You’ll need to modify the provider, which should point to the host and port of the master server you’d previously set up.  Then, the searchbase and binddn should be modified to match your specific domain, and finally, you’ll enter the master server’s admin password in the credentials parameter.  (Note that the ‘searchbase’ parameter in this section, and the previously seen ‘defaultsearchbase’ parameter, are different and distinct.)  Finally, the first line in the section shown above, the value for rid, the replica id, is 123.  This is fine, if you’re only setting up one slave server.  If you plan to have more than one slave, be sure to set rid to a unique value for each slave server.  (Note that rid can be any 1 to 3 digit number, as long as it’s unique among the slaves.)

Ok now, if you’re setting up replication, switch back to the master server.  All changes from here on out will be done on the master server, and the replication mechanism will propagate the changes to the slave.  (Obviously, if you’re not setting up replication, you have only the one server to update.)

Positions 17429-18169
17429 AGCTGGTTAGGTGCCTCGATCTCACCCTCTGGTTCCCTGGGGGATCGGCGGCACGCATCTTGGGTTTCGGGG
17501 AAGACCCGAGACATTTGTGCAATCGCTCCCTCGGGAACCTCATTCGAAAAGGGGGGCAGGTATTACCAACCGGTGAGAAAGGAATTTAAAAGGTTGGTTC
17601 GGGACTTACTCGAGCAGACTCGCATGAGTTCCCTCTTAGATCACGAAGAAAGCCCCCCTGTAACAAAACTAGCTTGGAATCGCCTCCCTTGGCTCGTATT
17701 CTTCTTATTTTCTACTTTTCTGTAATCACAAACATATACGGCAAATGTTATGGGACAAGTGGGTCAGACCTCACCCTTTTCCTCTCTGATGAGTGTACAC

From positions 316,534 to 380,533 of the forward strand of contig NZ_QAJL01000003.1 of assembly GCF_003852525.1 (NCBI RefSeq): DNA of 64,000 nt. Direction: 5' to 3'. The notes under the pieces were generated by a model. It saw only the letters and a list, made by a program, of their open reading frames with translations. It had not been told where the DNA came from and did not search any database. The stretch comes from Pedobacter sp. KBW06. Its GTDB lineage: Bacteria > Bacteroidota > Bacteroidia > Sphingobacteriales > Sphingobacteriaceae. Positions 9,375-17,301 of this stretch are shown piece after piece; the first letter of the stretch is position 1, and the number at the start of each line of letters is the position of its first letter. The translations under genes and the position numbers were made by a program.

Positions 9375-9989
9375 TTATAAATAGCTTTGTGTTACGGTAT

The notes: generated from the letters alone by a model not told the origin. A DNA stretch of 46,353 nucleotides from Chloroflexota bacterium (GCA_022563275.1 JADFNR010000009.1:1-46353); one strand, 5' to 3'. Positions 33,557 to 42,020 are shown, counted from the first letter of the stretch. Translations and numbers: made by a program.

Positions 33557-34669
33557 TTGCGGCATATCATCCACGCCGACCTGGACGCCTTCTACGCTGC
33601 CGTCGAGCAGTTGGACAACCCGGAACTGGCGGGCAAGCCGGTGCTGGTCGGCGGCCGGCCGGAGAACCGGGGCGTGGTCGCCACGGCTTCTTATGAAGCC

You’ll want to download the initialize_ldap.ldif file.  The contents of that file will look like this:

dn: dc=proquest,dc=com
objectclass: dcObject
objectclass: organization
o: ProQuest LDAP Server for Net Service Names
dc: proquest

dn: cn=admin,dc=proquest,dc=com
objectclass: organizationalRole
cn: admin

As you may have guessed by now, you’ll need to modify the bolded text above, to be consistent with your domain, etc.  Once those edits are complete, you’ll need to load this data, using ldapadd.  To do that, execute the following command:

ldapadd -a -x -D 'cn=admin,dc=proquest,dc=com' -W -f initialize_ldap.ldif

If you’d like to do an initial query, to verify everything looks good, you can do it with this command:
ldapsearch -h 127.0.0.1 -x -b "dc=proquest,dc=com"

Also, if you have replication set up correctly, you should be able to run the above ldapsearch against the slave server as well.  Even though you didn’t run ldapadd on the slave server, the replication should propagate the change to the slave server.  (Note that, if you didn’t mess with any of the replication parameters on the slave server, it should take approximately 30 seconds for a change to replicate from master to slave.)

At this point, you should have an LDAP server up and running, optionally with a slave server also setup.  However, at this point, it’s very much an empty shell.  It’s been initialized with your domain, but that’s it.  It has no data, nor even any metadata that describes the type of data that l it will be storing.

Next, OpenLDAP configuration for Net Service Name resolution.